As shown in FIG. 2, a viewer 28 may view stereoscopic images on display 30. Objects that appear to the viewer 28 to be on the same depth plane as display 30, such as object 32, may be said to be located on a converging depth plane. Objects that appear to the viewer 28 to be behind display 30, such as object 34, may be said to be located on an uncrossed depth plane. Objects that appear to the viewer 28 to be located in front of display 30, such as object 36, may be said to be located on a crossed depth plane.

As shown in FIG. 3, a stereoscopic image may include left (L) and right (R) images. The distance from a stereoscopic camera such as camera module 12 and objects in a scene may be encoded by the difference in horizontal positions of an object such as object 38 in the left and right images. In the example of FIG. 3, object 38 is located at a distance 40 from the right side of the left image and a distance 42 from the right side of the right image. Differences in distances 40 and 42 may determine if object 38 is in an uncrossed depth plane, a converging depth plane, or a crossed depth plane and may therefore determine whether a viewer perceives object 38 behind, on, or in front of a display medium.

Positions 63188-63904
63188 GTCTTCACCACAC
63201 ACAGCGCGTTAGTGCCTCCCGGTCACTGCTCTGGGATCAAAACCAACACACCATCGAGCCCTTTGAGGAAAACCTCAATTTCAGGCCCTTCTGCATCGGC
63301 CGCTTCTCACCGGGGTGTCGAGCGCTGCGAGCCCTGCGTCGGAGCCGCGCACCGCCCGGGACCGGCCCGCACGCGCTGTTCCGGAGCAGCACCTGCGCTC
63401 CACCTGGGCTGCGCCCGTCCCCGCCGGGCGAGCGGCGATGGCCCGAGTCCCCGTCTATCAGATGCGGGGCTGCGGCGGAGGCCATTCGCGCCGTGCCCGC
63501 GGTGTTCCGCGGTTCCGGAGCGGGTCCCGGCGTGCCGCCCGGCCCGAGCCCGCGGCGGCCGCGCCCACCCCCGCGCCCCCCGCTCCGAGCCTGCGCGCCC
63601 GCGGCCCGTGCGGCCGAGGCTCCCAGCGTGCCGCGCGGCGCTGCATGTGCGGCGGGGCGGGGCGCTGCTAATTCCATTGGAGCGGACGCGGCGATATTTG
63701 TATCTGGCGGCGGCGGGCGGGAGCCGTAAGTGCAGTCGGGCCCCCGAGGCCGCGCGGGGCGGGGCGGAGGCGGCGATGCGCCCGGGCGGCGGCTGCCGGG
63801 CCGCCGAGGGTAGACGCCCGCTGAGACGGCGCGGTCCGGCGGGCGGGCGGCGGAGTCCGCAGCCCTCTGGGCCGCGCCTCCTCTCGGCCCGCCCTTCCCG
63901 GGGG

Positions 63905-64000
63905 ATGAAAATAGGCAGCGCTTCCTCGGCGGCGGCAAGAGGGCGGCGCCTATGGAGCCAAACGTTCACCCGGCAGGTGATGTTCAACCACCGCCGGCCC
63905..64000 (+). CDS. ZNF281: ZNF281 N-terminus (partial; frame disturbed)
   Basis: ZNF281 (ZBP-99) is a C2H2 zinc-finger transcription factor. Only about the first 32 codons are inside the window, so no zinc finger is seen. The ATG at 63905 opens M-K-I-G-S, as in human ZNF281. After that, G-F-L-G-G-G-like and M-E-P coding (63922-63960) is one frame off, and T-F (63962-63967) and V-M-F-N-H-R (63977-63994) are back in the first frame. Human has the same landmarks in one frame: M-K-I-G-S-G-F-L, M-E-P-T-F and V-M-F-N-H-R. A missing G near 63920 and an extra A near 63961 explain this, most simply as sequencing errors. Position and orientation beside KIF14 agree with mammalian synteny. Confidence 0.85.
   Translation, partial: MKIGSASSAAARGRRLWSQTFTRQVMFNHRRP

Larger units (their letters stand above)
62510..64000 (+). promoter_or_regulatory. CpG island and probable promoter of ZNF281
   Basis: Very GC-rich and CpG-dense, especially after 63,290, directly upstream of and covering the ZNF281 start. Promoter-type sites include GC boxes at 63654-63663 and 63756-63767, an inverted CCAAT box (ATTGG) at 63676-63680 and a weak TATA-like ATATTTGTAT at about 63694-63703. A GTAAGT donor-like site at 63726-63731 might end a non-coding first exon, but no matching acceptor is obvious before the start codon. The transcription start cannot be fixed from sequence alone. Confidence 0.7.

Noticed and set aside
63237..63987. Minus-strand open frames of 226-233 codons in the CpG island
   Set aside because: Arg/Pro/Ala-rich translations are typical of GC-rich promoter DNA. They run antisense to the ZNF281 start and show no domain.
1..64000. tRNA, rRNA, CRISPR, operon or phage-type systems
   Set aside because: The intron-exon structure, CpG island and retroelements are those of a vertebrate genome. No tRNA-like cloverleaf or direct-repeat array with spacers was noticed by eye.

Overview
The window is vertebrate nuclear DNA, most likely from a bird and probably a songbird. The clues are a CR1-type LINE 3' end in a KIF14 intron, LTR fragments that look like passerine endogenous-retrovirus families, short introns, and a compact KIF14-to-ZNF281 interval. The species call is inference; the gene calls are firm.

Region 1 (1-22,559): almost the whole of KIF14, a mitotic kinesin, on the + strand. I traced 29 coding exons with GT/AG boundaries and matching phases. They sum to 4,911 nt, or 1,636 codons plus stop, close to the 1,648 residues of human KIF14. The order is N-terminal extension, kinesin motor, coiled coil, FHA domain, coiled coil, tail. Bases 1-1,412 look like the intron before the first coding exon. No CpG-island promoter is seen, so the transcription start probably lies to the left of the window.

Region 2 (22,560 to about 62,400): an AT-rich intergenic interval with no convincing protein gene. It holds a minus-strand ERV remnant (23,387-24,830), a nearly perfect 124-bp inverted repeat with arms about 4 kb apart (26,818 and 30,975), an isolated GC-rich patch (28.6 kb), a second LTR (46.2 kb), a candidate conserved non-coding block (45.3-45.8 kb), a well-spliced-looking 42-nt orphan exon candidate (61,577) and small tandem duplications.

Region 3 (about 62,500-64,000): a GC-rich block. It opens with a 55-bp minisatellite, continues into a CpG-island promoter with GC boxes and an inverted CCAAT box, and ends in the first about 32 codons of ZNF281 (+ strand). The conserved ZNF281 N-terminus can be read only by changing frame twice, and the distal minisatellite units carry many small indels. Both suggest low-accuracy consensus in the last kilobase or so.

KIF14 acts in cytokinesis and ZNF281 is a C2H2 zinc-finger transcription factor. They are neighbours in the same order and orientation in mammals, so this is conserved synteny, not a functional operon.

As shown in FIG. 4, a stereoscopic image may be captured by camera module 12 with left and right cameras 44 and 46. Left camera 44 may be separated from right camera by distance 48 (e.g., distance 48 may define the stereo base line between cameras 44 and 48). Cameras 44 and 46 may, if desired, be pointed towards a zero disparity position (e.g., such as the position of object 52). With this type of arrangement, camera convergence angle 50 may define the angular separation of cameras 44 and 46, as viewed from an observer located at the zero disparity position (e.g., on the converging depth plane). Objects such as object 54 that are closer to cameras 44 and 46 than the zero disparity position will have a crossed disparity between the image captured by camera 44 and the image captured by camera 46 (e.g., object 54 will have a crossed disparity). Objects such as object 56 that are farther away from cameras 44 and 46 than the zero disparity position will have an uncrossed disparity between the image captured by camera 44 and the image captured by camera 46 (e.g., object 56 will have an uncrossed disparity).